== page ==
Historical Weigh-In: The Evolution of BMI Through the Ages


The Body Mass Index (BMI) is a simple number that comes from someone's height and weight. It's become a big deal in health and fitness. But it's changed a lot over time. In this post, we'll look at where BMI came from, how it changed, and how it became part of health talks today.

Quetelet's Index

BMI started with something called Quetelet's Index created by the Belgian Adolphe Quetelet back in the 1800s. Quetelet was trying to figure out a statistical way to relate height and weight.

Early Conceptions

Ancient civilizations also had basic ways to connect body size and health. So they were starting to get the idea of body composition.

Ancel Keys

The term Body Mass Index showed up in the 1970s. A researcher named Ancel Keys came up with it. He thought BMI could be useful to measure obesity in whole populations. This was a big step for BMI.


After the name change, BMI caught on quick with health groups around the world. It seemed like an easy way to measure fat and muscle mass. But some said it wasn't so great for judging individuals' health.


In the 1990s, the World Health Organization made BMI ranges to label if people were underweight, normal, overweight, or obese. This made BMI even more popular for doctors and insurance companies.


These days, BMI is everywhere in health. But it's not perfect. Some say it doesn't work as well for seniors, athletes, or different ethnic groups. Others think it focuses too much on weight instead of overall health. But BMI is still a simple tool to get a general idea of body composition. And it'll probably keep adapting as science learns more.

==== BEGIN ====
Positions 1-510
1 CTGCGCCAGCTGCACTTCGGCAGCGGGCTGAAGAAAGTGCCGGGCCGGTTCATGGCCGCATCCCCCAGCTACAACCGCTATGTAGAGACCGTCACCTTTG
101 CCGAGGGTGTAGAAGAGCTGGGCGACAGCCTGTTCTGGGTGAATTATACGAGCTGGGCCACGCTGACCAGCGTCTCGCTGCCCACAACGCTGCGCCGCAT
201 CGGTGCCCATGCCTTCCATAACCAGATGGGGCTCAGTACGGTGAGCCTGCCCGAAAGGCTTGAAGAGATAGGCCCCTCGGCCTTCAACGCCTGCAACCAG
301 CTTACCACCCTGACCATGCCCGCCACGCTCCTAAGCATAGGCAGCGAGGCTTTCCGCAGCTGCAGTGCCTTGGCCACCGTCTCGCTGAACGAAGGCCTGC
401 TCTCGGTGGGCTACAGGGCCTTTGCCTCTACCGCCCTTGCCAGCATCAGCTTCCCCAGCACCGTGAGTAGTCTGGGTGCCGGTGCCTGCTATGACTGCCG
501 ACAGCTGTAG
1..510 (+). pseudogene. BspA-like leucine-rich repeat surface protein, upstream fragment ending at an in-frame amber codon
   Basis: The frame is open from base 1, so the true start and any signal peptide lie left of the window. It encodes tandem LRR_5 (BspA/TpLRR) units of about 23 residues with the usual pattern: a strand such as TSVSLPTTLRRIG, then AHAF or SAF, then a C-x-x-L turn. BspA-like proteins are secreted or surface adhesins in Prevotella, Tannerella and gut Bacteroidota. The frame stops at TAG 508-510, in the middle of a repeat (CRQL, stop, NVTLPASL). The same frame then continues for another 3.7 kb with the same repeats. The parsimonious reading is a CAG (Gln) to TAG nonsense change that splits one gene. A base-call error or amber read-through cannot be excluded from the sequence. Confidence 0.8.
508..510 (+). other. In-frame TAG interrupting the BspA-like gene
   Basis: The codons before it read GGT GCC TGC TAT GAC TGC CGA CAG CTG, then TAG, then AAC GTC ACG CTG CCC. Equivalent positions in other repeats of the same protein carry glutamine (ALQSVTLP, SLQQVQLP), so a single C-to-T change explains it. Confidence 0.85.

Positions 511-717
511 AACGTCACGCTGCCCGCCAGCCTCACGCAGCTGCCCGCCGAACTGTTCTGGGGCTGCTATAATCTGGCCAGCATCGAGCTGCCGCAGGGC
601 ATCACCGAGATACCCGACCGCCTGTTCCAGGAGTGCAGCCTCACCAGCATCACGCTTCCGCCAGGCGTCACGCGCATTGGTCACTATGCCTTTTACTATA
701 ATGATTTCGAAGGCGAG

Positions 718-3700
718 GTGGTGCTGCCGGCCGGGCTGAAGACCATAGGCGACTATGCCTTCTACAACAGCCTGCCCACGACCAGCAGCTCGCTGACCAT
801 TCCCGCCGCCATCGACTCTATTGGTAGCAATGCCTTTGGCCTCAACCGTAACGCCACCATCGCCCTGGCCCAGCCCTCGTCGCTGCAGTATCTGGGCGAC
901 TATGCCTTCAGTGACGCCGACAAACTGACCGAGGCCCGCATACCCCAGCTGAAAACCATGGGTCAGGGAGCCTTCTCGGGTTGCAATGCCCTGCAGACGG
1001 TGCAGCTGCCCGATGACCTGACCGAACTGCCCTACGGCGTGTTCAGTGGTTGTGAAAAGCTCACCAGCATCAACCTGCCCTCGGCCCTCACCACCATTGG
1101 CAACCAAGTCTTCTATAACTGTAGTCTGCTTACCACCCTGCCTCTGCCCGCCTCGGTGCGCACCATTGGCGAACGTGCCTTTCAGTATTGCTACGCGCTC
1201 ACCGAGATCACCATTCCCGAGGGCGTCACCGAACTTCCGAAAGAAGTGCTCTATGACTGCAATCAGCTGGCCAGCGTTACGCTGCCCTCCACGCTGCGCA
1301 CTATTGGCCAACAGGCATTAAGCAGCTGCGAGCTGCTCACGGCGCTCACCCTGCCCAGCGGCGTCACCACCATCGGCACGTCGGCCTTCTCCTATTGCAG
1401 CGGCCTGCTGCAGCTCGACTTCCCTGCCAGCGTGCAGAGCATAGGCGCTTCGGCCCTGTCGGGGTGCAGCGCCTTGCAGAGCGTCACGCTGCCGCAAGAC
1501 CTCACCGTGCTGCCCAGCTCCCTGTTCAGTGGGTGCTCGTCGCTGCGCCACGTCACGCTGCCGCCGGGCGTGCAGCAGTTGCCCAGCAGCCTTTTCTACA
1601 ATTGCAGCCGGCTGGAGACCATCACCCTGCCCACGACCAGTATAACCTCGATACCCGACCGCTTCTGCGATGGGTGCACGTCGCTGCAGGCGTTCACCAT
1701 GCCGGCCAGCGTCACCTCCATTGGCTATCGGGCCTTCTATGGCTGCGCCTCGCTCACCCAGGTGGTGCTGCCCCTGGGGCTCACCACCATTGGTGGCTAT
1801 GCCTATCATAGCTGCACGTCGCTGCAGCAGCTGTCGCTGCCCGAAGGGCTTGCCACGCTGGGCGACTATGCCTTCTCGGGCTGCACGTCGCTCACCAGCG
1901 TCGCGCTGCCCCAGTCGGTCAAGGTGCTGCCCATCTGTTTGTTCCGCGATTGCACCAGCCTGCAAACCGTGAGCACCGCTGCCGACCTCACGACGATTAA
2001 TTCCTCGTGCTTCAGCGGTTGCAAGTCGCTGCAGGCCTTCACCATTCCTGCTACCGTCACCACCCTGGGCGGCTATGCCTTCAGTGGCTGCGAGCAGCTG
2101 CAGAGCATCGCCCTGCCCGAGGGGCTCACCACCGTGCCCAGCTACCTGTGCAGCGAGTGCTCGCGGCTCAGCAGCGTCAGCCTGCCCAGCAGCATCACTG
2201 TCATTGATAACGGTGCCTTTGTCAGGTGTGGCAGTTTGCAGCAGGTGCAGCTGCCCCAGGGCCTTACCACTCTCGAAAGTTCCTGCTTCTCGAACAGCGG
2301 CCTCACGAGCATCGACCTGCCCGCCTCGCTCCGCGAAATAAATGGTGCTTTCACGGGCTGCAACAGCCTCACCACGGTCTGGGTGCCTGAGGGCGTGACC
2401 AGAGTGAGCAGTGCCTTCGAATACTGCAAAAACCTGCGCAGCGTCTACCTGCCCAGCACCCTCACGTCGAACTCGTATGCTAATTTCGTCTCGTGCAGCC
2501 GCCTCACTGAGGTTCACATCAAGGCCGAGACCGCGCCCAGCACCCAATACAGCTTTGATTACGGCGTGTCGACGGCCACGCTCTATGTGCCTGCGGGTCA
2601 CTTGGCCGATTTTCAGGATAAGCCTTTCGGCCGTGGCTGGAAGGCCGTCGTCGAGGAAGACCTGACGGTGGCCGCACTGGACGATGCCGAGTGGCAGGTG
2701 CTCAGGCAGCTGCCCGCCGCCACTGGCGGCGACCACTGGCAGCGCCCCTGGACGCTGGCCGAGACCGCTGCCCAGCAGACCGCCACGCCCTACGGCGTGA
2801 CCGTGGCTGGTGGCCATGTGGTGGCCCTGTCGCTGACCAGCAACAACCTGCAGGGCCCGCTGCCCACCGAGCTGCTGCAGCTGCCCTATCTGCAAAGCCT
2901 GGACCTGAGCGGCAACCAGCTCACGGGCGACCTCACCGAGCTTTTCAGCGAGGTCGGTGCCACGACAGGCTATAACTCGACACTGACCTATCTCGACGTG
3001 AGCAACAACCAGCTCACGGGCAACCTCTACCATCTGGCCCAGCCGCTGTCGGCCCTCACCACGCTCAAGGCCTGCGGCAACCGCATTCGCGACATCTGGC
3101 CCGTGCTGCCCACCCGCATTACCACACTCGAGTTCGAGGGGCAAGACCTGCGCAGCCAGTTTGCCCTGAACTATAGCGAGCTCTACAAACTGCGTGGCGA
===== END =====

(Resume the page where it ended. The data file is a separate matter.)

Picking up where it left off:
The body mass index or BMI started out as a simple formula some old dude named Quetelet came up with ages ago. He was trying to find an easy way to sort people by their weight. Fast forward to today, and BMI blew up thanks to technology. Health apps and online calculators made it super simple for anyone to figure out their BMI number.

Beyond BMI

But as BMI got more popular, people started hating on it. They said it couldn't tell the difference between muscle and fat or account for different body types. So experts began searching for new measurements like waist-to-height ratio and body fat percentage that give us a better overall view of someone's body makeup.


The story of BMI shows how our understanding of health keeps evolving over time. The original BMI formula was a good first try, but now we know more about bodies and can come up with tools that are more accurate and personalized. As we move forward, the history of BMI reminds us to keep pushing science ahead so we can quantify and improve people's health in new ways. It's an ongoing journey.